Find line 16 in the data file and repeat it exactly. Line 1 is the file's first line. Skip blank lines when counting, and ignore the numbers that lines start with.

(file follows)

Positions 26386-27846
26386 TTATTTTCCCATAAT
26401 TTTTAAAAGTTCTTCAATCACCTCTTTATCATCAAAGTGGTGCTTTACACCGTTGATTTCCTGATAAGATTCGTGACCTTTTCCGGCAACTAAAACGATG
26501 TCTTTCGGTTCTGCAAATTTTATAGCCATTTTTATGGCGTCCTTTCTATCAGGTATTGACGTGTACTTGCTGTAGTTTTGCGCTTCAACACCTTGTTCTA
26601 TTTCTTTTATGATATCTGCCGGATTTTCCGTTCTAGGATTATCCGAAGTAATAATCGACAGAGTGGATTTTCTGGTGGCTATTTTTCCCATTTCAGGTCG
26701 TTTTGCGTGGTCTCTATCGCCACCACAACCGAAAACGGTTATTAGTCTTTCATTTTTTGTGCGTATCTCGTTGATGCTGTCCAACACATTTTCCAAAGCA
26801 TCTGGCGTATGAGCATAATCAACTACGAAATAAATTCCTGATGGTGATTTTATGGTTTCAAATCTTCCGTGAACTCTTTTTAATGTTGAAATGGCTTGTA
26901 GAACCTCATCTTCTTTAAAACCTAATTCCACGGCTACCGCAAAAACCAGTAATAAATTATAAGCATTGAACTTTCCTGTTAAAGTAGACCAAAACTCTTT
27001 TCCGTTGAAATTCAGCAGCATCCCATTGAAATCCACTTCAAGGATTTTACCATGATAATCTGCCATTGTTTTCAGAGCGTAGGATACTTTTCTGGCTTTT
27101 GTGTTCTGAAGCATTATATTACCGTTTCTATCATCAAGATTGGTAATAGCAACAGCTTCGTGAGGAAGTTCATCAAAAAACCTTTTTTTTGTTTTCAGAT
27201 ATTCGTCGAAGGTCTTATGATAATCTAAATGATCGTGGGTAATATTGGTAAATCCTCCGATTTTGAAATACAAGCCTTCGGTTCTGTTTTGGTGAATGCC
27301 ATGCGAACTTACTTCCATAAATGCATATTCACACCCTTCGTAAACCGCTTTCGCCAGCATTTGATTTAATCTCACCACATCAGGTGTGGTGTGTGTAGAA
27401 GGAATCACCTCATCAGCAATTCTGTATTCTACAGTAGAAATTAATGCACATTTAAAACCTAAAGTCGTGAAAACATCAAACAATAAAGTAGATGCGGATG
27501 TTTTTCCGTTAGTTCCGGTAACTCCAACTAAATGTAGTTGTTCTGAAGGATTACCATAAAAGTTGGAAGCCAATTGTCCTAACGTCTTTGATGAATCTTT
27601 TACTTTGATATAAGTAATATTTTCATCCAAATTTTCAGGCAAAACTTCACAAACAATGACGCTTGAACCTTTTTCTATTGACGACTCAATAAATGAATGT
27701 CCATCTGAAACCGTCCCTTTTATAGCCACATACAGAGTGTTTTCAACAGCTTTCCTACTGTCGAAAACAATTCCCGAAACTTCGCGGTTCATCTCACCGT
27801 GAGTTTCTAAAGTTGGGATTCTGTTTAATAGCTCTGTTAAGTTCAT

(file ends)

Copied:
27701 CCATCTGAAACCGTCCCTTTTATAGCCACATACAGAGTGTTTTCAACAGCTTTCCTACTGTCGAAAACAATTCCCGAAACTTCGCGGTTCATCTCACCGT